- The Washington Times - Tuesday, June 26, 2018

President Trump revved up his criticism of Harley-Davidson Tuesday morning, after the company announced earlier in the week that it would shift production overseas.

Mr. Trump accused the motorcycle company of using tariffs as an excuse to move its company overseas without backlash. He warned that Harley-Davidson would be slapped with the same tariffs for products they sell back in the U.S.

The tweets Tuesday morning from the president were the second straight day that he targeted the motorcycle manufacturer, which said Monday that higher European Union tariffs would force it to move some of its production operations to Europe, its second-biggest market.

On Monday, Harley-Davidson Inc. filed with the U.S. Securities and Exchange Commission specifically citing tariffs placed on its products by the European Union. These tariffs increased Friday from 6 percent to 31 percent, which the company claimed was a direct result of Mr. Trump’s tariffs on steel and aluminum.

Harley-Davidson estimated that the EU tariffs would cost about $2,200 per motorcycle exported out of the U.S.

“Increasing international production to alleviate the EU tariff burden is not the company’s preference, but represents the only sustainable option to make its motorcycles accessible to customers in the EU and maintain a viable business in Europe. Europe is a critical market for Harley-Davidson,” the filing read.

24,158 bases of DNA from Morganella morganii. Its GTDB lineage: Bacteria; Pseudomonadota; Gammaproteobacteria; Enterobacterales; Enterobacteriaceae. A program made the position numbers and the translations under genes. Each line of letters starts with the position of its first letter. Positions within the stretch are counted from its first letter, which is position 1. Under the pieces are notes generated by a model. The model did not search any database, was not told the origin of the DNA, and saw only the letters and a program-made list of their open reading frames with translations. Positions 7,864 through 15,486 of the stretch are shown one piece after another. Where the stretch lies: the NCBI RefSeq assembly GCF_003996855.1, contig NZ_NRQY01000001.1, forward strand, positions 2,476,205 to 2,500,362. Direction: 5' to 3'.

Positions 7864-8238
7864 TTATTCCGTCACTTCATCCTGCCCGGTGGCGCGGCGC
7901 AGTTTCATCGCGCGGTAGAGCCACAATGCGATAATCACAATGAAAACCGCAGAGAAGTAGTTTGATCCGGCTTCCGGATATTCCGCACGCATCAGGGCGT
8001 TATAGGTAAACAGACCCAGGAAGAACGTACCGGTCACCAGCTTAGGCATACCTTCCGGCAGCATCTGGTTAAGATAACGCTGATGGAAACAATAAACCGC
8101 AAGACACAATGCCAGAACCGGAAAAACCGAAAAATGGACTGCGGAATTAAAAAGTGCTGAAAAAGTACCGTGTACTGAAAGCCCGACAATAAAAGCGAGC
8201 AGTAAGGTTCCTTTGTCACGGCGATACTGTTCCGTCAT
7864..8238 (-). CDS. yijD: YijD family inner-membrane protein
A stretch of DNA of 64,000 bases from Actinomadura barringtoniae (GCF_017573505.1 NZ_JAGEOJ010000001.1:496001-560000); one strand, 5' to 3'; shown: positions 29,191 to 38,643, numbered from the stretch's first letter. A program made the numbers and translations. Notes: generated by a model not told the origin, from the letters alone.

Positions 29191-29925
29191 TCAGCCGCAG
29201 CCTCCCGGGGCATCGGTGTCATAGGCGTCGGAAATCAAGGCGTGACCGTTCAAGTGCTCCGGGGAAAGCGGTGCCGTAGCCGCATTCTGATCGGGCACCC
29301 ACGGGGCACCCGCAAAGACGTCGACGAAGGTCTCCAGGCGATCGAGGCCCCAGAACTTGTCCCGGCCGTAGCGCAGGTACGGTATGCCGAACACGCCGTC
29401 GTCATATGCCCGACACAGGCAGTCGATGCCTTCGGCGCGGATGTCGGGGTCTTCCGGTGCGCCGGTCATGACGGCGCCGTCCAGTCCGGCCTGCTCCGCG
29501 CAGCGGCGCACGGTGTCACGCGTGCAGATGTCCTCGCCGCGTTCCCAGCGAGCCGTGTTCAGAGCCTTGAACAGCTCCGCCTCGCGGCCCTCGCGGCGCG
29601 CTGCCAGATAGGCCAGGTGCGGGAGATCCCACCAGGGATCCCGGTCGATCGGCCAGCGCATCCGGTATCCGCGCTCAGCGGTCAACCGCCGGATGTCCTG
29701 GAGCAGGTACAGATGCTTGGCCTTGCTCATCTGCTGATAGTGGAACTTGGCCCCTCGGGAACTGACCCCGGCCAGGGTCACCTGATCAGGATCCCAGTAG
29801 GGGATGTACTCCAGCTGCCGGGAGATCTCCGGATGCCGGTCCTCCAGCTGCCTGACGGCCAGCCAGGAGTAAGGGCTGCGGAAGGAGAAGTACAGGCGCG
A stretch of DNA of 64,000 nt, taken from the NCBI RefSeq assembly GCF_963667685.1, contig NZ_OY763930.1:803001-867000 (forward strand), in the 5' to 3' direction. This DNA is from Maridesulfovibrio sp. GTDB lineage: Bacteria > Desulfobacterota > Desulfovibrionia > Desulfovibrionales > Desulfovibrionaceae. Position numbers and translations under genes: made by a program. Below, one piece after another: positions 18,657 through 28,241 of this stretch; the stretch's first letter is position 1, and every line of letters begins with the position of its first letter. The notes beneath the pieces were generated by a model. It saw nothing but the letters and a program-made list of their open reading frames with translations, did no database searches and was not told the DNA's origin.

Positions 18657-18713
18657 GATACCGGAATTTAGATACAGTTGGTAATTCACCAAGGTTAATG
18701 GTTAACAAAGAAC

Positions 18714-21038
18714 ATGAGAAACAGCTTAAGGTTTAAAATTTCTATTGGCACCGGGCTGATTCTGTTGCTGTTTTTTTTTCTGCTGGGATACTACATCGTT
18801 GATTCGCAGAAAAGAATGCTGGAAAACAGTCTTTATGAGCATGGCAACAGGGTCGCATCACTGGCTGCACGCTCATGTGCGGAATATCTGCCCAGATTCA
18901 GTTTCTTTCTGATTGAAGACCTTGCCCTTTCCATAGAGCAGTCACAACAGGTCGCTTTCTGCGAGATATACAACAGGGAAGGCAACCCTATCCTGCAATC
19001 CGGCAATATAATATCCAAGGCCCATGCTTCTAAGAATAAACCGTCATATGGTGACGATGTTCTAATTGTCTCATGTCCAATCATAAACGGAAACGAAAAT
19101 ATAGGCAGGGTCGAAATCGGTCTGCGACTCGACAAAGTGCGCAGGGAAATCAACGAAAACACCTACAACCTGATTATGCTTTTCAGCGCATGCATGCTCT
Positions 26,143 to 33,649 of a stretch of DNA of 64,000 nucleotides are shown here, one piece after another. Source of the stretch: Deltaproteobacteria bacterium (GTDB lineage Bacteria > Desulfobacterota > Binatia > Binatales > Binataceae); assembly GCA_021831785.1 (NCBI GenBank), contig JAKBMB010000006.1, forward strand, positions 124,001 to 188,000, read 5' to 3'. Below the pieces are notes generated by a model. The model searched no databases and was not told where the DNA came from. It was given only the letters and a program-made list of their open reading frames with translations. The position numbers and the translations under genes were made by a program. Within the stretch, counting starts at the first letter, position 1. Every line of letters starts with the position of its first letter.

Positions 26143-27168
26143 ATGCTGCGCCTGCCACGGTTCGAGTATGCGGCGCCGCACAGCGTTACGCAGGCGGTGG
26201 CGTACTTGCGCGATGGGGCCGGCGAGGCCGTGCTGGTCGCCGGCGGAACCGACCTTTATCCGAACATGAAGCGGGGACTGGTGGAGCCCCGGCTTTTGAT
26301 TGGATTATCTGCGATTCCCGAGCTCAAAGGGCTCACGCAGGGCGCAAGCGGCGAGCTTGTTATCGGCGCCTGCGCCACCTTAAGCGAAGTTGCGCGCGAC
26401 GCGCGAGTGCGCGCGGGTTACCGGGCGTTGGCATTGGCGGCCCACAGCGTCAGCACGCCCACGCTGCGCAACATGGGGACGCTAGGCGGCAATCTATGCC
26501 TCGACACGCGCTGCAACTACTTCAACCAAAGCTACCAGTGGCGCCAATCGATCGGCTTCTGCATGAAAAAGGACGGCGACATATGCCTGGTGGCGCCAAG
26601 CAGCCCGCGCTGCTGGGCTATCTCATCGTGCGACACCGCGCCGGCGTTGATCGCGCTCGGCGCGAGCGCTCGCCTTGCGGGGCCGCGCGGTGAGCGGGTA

The U.S. accounts for 147,972 of the company’s retail sales in 2017, and Europe accounted for 39,773.

The president was not the only one to push back against Harley-Davidson’s decision.

Robert Martinez Jr., the president of the International Association of Machinists and Aerospace Workers, accused the company’s latest choice of being just one in a long line of moves overseas. He pointed to the company’s facilities in India and Brazil and plans for production in Thailand, which Mr. Trump tweeted about on Tuesday.

“Harley-Davidson’s announcement today is the latest slap in the face to the loyal, highly-skilled workforce that made Harley an iconic American brand,” Mr. Martinez said in a statement, “Will Harley use any excuse to ship jobs overseas? Does Harley even understand what ‘Made in America means?’”

In January 2017, Harley announced plans to close its factory in Kansas City, Missouri and consolidate production in its York, Pennsylvania, facility, cutting about 260 jobs.

Harley-Davidson CEO Matt Levatich said earlier this year that the Thailand plant was a “Plan B” after the president ended America’s partnership in the Trans-Pacific Partnership, a free-trade agreement involving 12 nations.

Wisconsin representatives did not criticize the company, but Mr. Trump’s trade policies.

“Unfortunately, this confirms my concerns and is a far too predictable outcome of policies that give companies like Harley-Davidson incentives to make their products elsewhere. We need to hold China accountable for its trade abuses, but that does not need to come at the expense of American workers and businesses,” Sen. Ron Johnson said in a statement.

AshLee Strong, a spokeswoman for House Speaker Paul D. Ryan, told The Associated Press that the motorcycle company’s decision is “further proof of the harm from unilateral tariffs.”

The president defended his hard-line trade policies, arguing that he is defending American workers. He accused Canada, Mexico and other traditional trade allies in Europe of upholding trade agreements that disadvantage the American economy.

On Friday, Mr. Trump announced via Twitter that he would slap a 20 percent tariff on the EU, “if these Tariff and Barriers are not soon broken down and removed.”

Dave Boyer contributed to this article.

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